I think that the arguments over gun controls, the extents of the second amendment, etc. are all useless in the end. Because no matter what, more and more people WILL find a way to commit these atrocities. There has never been a law so perfect that it could mandate sanity or even common sense, or that absolutely prevented evil from occurring. Often, indeed, such laws just feed the fires of the ill they seek to prevent (if you don’t believe that, think about whether or not you think at least SOME of the United States’ foreign policy decisions lead to increased anti-American sentiment abroad).

So legislation is not the answer. Sorry.

What we need is to look at ways to increase connectedness and faith. Not “I believe in Jesus” faith, necessarily, but rather faith in larger purposes. A life where the only human interactions are electronic (as was the case with many of the shooters) strips any sense of connectivity to the tribe of humanity, and increases selfishness. If our community encouraged more selflessness instead of self-promotion, service instead of self-satisfaction, then I think we’d see a dramatic drop in mass shootings.

Unfortunately, as long as we continue to steer ourselves toward a place where we look to help ourselves to more more MORE things things THINGS, we are going to lose sight with the non-things (i.e., “people”) in our lives and will thus view those non-things as unimportant and, ultimately, expendable.

It is not religion or hate that guide many of the shootings, I think. It is the absence of humility, the pervasiveness of selfishness, and the lack of belief in things greater than ourselves.

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The 2015 Hugo Controversy – A Few Thoughts

I usually don’t get involved in online “discussions.” Partly because so much of what we “discuss” happens on Facebook – the equivalent of trying to teach recalcitrant students rocket science exclusively through the use of bumper stickers.* And partly because I’m busy, you know, writing for a living.

But a number of events have come together to… ahem… encourage me to jump in. One is that I’m currently sitting here with ice on my junk and in too much pain to feel like working on my current work in progress (the product of an enthusiastic infant who thinks my groin is really a trampoline… ahhh, the joys of fatherhood). The other is that I just have too many friends who are supporting something that I find personally reprehensible.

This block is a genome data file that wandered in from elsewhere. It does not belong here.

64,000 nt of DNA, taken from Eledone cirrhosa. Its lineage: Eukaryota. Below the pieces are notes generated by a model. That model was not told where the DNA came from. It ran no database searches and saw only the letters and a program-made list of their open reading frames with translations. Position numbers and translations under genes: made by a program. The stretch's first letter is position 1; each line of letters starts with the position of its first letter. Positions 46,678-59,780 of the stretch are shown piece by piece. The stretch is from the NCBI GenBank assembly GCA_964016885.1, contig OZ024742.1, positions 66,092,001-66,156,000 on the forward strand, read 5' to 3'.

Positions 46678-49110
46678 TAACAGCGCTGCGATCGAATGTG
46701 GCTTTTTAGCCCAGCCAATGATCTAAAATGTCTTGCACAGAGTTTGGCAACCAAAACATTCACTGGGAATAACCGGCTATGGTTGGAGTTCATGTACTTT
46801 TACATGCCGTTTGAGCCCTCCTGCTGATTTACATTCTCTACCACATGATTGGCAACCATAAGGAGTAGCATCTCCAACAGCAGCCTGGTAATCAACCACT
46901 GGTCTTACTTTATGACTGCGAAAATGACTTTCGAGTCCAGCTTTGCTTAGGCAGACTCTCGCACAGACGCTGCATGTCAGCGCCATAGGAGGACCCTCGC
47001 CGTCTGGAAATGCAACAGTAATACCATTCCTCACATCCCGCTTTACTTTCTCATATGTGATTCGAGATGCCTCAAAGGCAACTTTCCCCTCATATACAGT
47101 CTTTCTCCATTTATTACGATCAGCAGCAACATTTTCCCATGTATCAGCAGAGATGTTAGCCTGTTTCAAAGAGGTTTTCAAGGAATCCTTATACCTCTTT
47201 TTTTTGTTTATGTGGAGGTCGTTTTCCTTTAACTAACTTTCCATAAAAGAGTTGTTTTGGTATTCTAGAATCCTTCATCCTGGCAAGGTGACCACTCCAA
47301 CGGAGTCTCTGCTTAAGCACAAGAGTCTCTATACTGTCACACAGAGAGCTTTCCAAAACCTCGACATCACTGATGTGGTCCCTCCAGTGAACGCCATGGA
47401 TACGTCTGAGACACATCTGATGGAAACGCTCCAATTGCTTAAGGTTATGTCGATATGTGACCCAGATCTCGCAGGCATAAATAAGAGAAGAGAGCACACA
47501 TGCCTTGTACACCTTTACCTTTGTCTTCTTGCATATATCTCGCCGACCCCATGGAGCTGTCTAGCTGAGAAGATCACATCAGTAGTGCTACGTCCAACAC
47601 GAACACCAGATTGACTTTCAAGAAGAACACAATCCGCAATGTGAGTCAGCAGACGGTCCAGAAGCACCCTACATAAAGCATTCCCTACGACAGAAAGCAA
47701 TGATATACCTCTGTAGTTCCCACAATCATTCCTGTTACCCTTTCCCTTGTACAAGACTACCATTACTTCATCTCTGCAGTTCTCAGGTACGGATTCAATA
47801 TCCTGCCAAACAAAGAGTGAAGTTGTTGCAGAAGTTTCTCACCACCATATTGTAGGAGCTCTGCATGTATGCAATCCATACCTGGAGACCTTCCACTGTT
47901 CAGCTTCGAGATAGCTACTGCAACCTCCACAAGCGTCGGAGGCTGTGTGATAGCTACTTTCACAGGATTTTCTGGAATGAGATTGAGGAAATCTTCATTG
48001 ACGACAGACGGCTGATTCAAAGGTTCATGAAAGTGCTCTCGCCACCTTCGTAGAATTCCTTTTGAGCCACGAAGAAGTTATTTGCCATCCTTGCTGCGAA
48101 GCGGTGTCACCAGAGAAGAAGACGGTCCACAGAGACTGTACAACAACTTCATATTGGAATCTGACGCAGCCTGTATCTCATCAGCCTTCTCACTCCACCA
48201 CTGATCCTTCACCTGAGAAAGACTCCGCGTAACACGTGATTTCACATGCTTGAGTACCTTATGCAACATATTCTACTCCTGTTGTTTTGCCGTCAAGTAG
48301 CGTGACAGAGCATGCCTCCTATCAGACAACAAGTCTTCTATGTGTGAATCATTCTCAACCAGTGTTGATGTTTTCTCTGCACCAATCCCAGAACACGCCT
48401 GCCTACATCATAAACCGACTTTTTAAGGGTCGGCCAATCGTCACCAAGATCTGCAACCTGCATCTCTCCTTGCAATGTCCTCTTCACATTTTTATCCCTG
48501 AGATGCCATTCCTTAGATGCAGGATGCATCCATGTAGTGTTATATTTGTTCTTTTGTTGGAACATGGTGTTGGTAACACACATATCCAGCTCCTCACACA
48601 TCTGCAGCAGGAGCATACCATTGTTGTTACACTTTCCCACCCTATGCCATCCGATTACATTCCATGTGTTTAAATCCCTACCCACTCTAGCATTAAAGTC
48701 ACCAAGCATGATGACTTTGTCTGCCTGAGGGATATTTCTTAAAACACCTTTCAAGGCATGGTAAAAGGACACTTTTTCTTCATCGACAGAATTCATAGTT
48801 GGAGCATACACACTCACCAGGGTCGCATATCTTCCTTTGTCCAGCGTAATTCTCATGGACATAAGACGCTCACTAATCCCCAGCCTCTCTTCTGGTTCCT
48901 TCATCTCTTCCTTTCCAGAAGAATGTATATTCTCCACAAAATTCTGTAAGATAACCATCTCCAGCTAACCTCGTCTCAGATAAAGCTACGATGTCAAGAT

A bit of history:

The Hugo Award is one that is given for excellence in science fiction and fantasy writing. A group of
people calling themselves the Sad Puppies (a name they took to make fun of liberal causes du jour) started
a few years ago to encourage people to vote for books that were not (to use their words) “message
fiction,” but rather simply fun books, books that “normal people” (whatever those are) like to read.
Anyone who wants to and is willing to slap over 40 bucks can vote for the Hugos, and the Sad Puppies
actually got a few of their works on the ballot.

The Sad Puppies were the brainchild of Larry Correia, the New York Times bestselling writer of the Monster Hunter International series. Larry is also so right-wing he “throws away the left Twix in every package” (this is pretty much word-for-word from his site).

This is important to the narrative.

Correia is not a white guy. He is of Portuguese descent. Also important.

Fast forward to this year. The Sad Puppies were still supported by Correia, but were taken over by another author named Brad Torgersen. Brad is a sci-fi author who has won numerous awards. He has also been married to a black woman for about 20 years. This, too, is important to the narrative.

Along with the Sad Puppies, another group sprang into being. Latching onto the success of the SPs, they called themselves the Rabid Puppies. The person who birthed them goes by the online moniker Vox Day and, from what I can tell, he has said some pretty nasty things about pretty much every racial, sexual, and other minority possible.

The Sad Puppies made it clear from the beginning they were not happy with the Rapid Puppies using their name, but because there is little they could do to stop it – short of actually beating up Vox (which, based on what I can tell of his persona, he might have enjoyed) – the RPs kept on keeping on. So did the SPs, telling people at every turn that they were not affiliated with and by and large did not agree with the RPs.

In this year’s Hugo voting period, the SPs suggested to their “followers” (I have no better name than this) that certain books be considered for the Hugo awards in most if not all the categories. Among those requested for consideration were works by women, minorities, and people of both straight and homosexual orientations. They also included some of the top-selling and most respected writers working in sci-fi fantasy today.

The books suggested were vetted primarily by Torgersen, and came with the exhortation that the books a) be read, and b) only be voted for if the people voting thought they were worthy.

The RPs also suggested works. There was some overlap.